What to Know This Week: Near-perfect Weather, Crashing Prices
After recent USDA data showing strong crop prospects moving through summer -- and weather in the last week to support that idea -- the grain markets have spent the week riding the bears. What it will take to spur the bulls back to life's been just one of the week's big news. See what else you need to know in ag this week.
The corn and soybean crops are "off and running" in the Corn Belt, with some states' crop ratings higher than they've been in almost 3 decades. Check out these shots from around the nation's center, including the northward-marching winter wheat harvest.
Seventy-five percent of the nation's corn crop is in good or excellent condition, according to Monday's USDA-NASS Crop Progress report. Soybeans were identical in their rating from one week ago, with 72% in good or excellent shape.
The news earlier this week that cooler temperatures and moderate dampness will continue through the end of this week or so doesn't likely mean conditions like flooding and continued standing water in fields will necessarily get worse, weather experts say. In fact, many Midwest rivers that were flooded earlier have now receded to more normal levels.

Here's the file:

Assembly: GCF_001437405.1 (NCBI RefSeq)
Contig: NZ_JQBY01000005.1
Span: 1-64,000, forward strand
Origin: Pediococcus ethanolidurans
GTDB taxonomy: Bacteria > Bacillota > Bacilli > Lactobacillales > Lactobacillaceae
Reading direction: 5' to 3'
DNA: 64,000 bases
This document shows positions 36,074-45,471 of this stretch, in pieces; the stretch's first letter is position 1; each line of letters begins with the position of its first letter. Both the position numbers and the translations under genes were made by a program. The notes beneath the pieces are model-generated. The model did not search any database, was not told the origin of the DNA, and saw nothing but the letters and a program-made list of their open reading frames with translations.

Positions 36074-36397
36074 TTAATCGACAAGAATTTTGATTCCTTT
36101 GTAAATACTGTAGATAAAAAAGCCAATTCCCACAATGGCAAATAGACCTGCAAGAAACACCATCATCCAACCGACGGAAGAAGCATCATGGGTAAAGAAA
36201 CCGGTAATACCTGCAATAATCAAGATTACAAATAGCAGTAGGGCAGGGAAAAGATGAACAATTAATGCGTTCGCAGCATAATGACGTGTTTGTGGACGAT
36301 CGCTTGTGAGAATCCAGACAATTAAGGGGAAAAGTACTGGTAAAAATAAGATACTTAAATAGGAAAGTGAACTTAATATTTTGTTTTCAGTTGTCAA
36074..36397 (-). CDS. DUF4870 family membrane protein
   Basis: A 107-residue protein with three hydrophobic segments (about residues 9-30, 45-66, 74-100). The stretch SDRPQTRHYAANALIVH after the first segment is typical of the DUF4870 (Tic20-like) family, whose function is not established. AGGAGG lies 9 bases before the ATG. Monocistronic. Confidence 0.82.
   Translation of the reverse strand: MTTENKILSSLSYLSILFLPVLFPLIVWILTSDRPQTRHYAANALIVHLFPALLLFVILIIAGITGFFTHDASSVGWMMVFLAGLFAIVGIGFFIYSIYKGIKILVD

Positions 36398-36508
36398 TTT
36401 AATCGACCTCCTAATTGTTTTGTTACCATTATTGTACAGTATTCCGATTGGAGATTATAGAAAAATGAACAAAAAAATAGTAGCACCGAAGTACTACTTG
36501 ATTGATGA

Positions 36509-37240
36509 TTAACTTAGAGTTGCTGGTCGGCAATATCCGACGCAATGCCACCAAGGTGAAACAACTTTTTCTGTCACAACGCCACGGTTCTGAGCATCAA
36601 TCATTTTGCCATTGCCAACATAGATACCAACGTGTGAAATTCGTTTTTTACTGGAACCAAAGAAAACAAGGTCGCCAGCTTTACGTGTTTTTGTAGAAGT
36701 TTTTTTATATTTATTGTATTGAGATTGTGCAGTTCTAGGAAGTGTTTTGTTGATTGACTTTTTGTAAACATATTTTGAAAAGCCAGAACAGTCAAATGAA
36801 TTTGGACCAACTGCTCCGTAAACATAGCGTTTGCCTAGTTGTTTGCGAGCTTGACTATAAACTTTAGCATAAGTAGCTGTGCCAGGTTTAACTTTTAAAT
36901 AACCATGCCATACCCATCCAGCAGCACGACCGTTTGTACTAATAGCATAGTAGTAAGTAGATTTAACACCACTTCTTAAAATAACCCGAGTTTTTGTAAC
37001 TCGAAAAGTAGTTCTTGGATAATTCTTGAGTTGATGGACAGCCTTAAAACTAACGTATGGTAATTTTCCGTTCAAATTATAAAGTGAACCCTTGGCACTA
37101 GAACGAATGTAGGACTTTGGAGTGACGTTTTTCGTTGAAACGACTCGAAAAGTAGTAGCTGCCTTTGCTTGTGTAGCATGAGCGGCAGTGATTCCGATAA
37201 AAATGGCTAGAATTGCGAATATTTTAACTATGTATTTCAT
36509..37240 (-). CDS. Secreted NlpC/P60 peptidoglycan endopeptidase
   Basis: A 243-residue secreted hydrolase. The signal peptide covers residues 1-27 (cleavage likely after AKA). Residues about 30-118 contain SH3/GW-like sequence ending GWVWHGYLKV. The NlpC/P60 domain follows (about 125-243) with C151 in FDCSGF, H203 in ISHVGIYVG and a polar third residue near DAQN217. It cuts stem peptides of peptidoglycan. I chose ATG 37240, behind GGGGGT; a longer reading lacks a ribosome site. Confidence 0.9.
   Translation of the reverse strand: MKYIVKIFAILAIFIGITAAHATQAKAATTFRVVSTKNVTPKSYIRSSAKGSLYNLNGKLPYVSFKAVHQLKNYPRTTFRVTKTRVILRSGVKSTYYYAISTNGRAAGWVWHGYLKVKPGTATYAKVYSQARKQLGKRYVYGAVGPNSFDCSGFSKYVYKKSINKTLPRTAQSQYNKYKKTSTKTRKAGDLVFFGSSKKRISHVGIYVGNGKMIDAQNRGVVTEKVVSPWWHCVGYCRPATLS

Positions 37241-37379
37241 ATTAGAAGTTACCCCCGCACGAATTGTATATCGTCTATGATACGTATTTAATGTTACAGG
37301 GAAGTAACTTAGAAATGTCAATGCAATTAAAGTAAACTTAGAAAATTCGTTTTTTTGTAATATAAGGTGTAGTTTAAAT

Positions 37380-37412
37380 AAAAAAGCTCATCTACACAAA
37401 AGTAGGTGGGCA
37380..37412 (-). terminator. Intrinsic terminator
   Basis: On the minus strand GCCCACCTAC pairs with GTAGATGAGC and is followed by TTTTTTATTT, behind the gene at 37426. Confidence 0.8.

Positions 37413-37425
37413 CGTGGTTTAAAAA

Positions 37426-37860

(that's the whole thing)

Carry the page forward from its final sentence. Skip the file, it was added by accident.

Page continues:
"Weather forecasts are perfect for the reproductive stage of development, with the next two weeks forecast to have mostly normal to below-normal temps and normal/above-normal precipitation," one market analyst said this week. "That means that yield potential of corn and soybean crops will continue to jump rapidly, meaning more projected carryout and thus, lower prices are likely ahead."
So let the rumblings begin. "Is it 'game over' for these markets, for now?" one farmer wondered last week. What do you think? Join this conversation now and share why you think that's right or wrong.
What's the view from the trading floor in Chicago on this topic? The bearishness is heavy this week, and Agriculture.com analyst and broker Scott Shellady says the "bears are in charge" and prices in the $8 range for soybeans and $3 range for corn could be in the cards. Ouch.
"My bet is we have a hard time marketing at a profit. Breakevens may be down a little but not much. Income will be down substantially," one farmer said this week in Marketing Talk. "Where are you putting your 2015 bets?" So, what about you?
So, moving forward through to mid-July, will this summer's weather support a bin-buster this fall? With continued cooler-than-normal temperatures, it could be in the cards for some farmers in the Corn Belt, farmers and economists say. What do you think?
With crop conditions looking as good as they have in decades in parts of the Midwest, grain prices are getting slammed.